Five Poems from Francesca Pellegrino's Chernobylove ­– The day after the wind

Translator’s Note

Remarkable for a compression of form and the multiplicity of meanings that emanate from those few short lines, the poems of Francesca Pellegrino survey and inhabit a terrain that is contemporary Italy — its excesses and its silences, a language that ricochets with the internal and external pressures of those who live internal lives while navigating a contemporary world. Each of her four collections reflect and have traveled in tandem with a course of a wider cultural crisis. On one level, her poems might be read as externalized versions of the crises of today’s headlines: the economic and financial crises of Italy, the corruption of its institutions, as well as divergences in claims over national and regional identity.

…the poems of Francesca Pellegrino survey and inhabit a terrain that is contemporary Italy — its excesses and its silences, a language that ricochets with the internal and external pressures of those who live internal lives while navigating a contemporary world.

In her most recently collection, Chernobylove ­— The day after the wind, the consideration of love is twined with the concept of catastrophe, its title instantaneously invoking the nuclear power plant disaster in Ukraine on April 26, 1986. This event, with its horrific visual images and its consequences, is a significant contemporary landmark for the poet’s generation; born in 1974, Pellegrino would have been at the age when one is making transition from childhood fully into adolescence. Her poems thus speak for a generation of women coming of age during Italy’s years of unprecedented economic expansion and prosperity, with its energetic internationalism and a burgeoning economy dosed heavily with glamour-consumerism. As with her other collections, the poems from Chernobylove, including these five, may be considered in some way a meditation upon love, and as a consideration of the individual’s journey both towards and away from catastrophe. The personal, inward journey of these poems is always a journey made with awareness of a wider cultural milieu that includes a widening economic crisis and its effects upon the individual, the corruption of dominant cultural institutions, and war-followed-by-war.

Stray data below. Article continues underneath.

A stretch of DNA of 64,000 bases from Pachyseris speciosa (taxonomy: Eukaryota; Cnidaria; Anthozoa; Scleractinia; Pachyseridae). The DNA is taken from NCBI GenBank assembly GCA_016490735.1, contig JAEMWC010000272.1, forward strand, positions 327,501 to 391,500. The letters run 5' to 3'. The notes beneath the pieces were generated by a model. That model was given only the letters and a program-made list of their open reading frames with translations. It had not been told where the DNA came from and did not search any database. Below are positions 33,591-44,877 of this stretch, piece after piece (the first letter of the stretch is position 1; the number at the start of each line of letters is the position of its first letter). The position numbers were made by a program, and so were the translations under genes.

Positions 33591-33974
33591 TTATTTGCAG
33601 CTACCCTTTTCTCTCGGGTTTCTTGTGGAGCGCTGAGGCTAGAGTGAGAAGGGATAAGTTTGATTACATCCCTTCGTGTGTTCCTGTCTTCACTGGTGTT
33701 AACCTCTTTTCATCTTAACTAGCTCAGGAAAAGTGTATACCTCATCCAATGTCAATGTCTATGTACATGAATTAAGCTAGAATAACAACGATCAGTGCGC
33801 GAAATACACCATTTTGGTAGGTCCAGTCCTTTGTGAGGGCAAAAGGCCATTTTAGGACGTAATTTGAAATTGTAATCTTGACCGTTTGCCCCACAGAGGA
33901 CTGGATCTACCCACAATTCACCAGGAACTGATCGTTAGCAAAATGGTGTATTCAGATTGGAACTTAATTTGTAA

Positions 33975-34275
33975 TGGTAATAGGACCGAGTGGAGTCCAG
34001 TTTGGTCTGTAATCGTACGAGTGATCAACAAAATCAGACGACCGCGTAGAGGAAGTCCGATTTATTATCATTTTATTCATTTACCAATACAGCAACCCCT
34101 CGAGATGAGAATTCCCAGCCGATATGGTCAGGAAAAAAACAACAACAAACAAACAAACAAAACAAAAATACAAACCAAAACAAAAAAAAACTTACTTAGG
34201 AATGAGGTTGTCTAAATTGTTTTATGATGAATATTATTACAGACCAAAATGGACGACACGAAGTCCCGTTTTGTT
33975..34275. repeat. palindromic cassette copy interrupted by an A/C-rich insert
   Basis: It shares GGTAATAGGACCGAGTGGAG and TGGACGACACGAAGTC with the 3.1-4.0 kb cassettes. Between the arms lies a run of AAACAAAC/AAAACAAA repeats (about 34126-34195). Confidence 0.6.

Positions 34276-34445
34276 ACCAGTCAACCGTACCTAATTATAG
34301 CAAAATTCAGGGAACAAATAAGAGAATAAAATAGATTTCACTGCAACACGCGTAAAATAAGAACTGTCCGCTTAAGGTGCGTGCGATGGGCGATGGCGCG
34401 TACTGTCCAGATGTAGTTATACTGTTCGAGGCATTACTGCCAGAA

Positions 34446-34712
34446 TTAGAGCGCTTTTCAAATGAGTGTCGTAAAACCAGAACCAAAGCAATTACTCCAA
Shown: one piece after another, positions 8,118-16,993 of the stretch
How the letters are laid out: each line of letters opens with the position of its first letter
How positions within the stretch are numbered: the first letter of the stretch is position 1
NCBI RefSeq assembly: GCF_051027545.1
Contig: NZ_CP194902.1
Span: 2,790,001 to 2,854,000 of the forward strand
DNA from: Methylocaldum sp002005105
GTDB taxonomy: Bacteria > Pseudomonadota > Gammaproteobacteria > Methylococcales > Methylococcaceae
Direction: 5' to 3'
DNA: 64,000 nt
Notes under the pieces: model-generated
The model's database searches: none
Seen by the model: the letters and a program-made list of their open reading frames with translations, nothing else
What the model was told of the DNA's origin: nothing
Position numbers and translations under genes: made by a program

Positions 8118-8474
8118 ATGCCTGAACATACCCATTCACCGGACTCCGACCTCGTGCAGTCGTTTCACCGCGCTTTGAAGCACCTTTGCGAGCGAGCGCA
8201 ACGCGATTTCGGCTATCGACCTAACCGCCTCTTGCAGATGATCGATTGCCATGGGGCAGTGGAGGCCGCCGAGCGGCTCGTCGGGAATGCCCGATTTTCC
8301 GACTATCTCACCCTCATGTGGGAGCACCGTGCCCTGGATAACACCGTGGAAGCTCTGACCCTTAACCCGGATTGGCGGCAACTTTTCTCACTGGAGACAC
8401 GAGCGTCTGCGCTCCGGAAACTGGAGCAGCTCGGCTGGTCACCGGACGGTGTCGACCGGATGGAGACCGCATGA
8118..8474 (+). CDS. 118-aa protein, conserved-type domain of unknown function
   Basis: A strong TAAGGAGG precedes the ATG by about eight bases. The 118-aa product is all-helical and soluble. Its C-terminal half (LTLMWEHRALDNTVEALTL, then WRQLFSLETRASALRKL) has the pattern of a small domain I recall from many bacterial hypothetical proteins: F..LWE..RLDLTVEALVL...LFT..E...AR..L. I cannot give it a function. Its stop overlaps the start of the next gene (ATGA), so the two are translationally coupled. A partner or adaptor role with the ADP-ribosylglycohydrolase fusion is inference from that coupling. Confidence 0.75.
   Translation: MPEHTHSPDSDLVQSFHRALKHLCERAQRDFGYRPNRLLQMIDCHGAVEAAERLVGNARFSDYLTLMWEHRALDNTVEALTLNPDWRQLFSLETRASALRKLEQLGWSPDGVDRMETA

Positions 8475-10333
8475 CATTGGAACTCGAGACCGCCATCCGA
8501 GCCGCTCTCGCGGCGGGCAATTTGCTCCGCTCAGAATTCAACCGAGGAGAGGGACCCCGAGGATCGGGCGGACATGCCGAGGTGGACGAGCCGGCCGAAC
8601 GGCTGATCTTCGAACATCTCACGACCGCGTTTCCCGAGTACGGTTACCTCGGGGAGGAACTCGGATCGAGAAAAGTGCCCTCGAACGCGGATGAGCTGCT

Many of Pellegrino’s poems begin with a consideration of excess and insatiability, whether in the form of physical and emotional desire, or in insatiability associated with food, addictive substances or activities; other poems in Chernobylove are concerned with themes related to personal financial debt and interpersonal transactions. The entry point to many of these poems is the consumer product itself ­— at times a product associated with glamour and high-end consumerism, and sometimes the most humdrum of domestic products sold in an international marketplace, as in the poems “Alkaseltzer” or “SPAM” (Simmenthal). Others begin with a single sing-song phrase of incantatory power, such as the poem, “Eeny, meeny, miny, moe” (“Orsù, orsù, dai un bacio a chi vuoi tu”) which summons up the games of childhood, or “Sim Sala Bim” (“Simsalabim”) which suggests Western constructs of Islamic and Arabic worlds made up of magic carpets and magic lamps.

Whether the investigation begins with a ditty or the image of a consumer product, the threshold of a poem by Pellegrino is both the entry and means to embark on a complex and intense self-examination — one that is over before the poem, lightning-quick, has reached the last line. The reader is thus inspired to return to the poem and make his/her way within its complex peregrinations.

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